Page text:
Data were analysed using statistical software SigmaPlot version 11. Chi-square test was used to ascertain the significance of variations between frequencies of abnormal fetuses in different groups. Differences were considered significant at .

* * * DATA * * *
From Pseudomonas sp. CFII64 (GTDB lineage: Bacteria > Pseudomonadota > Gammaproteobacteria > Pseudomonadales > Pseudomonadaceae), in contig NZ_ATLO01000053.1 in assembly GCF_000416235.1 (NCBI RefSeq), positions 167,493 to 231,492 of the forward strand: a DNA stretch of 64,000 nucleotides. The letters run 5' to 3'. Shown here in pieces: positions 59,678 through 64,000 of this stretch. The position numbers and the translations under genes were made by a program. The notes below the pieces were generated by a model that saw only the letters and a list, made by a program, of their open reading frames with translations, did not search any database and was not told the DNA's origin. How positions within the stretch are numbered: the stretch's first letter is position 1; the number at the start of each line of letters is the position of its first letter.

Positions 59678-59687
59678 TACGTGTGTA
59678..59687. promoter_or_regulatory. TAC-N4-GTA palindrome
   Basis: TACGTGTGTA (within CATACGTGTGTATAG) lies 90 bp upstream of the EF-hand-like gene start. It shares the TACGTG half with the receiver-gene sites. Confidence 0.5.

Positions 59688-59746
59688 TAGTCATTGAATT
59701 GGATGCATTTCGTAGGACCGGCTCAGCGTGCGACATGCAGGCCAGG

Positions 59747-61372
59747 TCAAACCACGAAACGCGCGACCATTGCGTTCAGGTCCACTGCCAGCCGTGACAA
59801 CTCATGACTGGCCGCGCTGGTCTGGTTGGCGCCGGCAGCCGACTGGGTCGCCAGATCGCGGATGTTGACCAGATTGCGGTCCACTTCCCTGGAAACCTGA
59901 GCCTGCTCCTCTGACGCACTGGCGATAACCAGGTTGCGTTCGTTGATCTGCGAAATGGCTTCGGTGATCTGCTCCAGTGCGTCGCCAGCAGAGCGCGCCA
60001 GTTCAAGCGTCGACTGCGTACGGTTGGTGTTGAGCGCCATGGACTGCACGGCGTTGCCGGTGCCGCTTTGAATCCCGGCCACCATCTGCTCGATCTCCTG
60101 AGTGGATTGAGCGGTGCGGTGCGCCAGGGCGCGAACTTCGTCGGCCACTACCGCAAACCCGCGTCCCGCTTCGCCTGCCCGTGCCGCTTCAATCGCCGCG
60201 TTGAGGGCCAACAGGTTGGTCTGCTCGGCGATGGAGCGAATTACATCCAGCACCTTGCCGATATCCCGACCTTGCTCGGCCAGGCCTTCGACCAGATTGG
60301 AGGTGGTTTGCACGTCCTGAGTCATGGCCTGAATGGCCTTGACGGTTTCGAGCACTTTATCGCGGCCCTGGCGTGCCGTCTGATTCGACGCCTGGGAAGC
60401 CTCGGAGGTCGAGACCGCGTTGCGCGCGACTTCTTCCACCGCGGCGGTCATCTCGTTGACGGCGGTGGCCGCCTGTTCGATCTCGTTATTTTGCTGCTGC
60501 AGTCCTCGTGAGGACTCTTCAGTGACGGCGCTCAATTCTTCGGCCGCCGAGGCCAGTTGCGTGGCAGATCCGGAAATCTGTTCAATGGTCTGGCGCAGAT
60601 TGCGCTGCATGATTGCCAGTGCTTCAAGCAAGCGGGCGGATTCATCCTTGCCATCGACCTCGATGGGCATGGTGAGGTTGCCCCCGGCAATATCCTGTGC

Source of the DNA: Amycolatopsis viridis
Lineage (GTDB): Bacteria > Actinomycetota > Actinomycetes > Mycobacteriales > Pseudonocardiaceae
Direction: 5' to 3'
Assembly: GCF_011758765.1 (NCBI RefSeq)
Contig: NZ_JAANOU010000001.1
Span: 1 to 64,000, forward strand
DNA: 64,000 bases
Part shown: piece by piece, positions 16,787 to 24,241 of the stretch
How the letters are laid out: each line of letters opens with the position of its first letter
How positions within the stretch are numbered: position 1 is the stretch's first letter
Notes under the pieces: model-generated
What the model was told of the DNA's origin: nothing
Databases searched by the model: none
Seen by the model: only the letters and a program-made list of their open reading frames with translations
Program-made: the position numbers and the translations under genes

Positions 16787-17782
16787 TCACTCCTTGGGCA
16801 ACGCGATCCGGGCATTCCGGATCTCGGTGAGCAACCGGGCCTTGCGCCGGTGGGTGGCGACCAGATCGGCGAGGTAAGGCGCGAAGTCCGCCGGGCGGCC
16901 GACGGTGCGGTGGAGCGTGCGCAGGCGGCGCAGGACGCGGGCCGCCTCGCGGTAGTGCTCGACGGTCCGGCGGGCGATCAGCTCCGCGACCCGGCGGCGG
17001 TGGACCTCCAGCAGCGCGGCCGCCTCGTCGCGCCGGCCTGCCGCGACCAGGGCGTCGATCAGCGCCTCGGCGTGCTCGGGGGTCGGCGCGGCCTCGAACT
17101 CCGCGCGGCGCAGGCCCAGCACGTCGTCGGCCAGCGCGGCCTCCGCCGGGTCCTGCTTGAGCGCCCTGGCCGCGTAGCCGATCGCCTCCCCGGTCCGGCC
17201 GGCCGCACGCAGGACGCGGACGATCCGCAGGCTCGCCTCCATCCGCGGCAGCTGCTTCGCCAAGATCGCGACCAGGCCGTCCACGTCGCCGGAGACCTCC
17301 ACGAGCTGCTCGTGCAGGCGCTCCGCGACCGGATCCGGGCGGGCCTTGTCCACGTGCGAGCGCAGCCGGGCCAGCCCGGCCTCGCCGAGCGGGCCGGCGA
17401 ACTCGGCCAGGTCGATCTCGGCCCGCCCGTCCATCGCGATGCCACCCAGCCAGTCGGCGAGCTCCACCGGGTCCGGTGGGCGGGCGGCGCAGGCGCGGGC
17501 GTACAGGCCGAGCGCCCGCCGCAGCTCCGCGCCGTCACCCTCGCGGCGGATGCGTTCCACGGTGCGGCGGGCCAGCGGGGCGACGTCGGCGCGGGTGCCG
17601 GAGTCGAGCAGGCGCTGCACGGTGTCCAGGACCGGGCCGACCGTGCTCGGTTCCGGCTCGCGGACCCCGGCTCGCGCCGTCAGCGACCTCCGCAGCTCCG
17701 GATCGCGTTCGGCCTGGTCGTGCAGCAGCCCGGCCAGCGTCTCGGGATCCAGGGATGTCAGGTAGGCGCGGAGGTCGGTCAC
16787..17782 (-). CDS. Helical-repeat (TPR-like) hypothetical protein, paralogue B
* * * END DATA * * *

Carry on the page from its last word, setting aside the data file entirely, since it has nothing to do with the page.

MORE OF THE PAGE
No abnormal development of the fetal body or limbs was observed in the control or low dose (40 mg/kg) clomipramine group. In contrast, several fetuses in the remaining groups demonstrated abnormal development. Likewise, neither shrunk skin nor subcutaneous bleeding was noted in the control or low dose clomipramine group, however in the other groups, multiple fetuses had obvious skin wrinkling and local bleeding under the skin. Abnormalities in other tissues such as the ear, neck, and tail were not observed in the control, low dose clomipramine, high dose clomipramine (80 mg/kg), and low dose (60 mg/kg) caffeine groups, however in the high dose (120 mg/kg) caffeine, combination of clomipramine and caffeine in low doses, and combination of clomipramine and caffeine in high doses groups, several anomalies were seen. The chi-square statistical analysis showed that the differences in the number of apparent anomalies between the control group and high dose caffeine, combination of clomipramine and caffeine in low doses, and combination of clomipramine and caffeine in high doses groups are significant (). We also found a significant difference in the number of apparent anomalies between the high dose caffeine group as compared to the combination of clomipramine and caffeine in low doses and combination of clomipramine and caffeine in high doses groups (). In the morphological exam, 17-day-old fetuses of the control group had formed their normal C-shaped body with normal extremities. Frontal and maxillary appendages were fused together and the muzzle was formed normally. The lips and mouth were located in the normal position, as were eyes and ears, eyelids were fused together (Figure 1(a)). In the group that received a combination of clomipramine and caffeine in high doses (80 mg/kg and 120 mg/kg, resp.), fetuses had an abnormal body shape and short limbs. In some samples the jaw, nose, ears, and lips were not in their normal positions (Figure 1(b)). Histopathological slides from frontal sections of control group showed that the wall of the nose (nasal septum) was located in the middle of the nasal cavity and was connected to the roof of the mouth. The oral cavity was completely isolated from the nasal cavity and tongue was found to be located in its normal place, the mouth (Figure 2(a)). Eyelids were fused together and the cellular layers of eyeball were normal (Figure 3(a)). Microscopic slides of frontal skull sections in the group that received a combination of clomipramine and caffeine in high doses revealed unilateral and bilateral cleft palates in some samples (Figure 2(b)). In addition, eyelids were not fused together in this group (Figure 3(b)).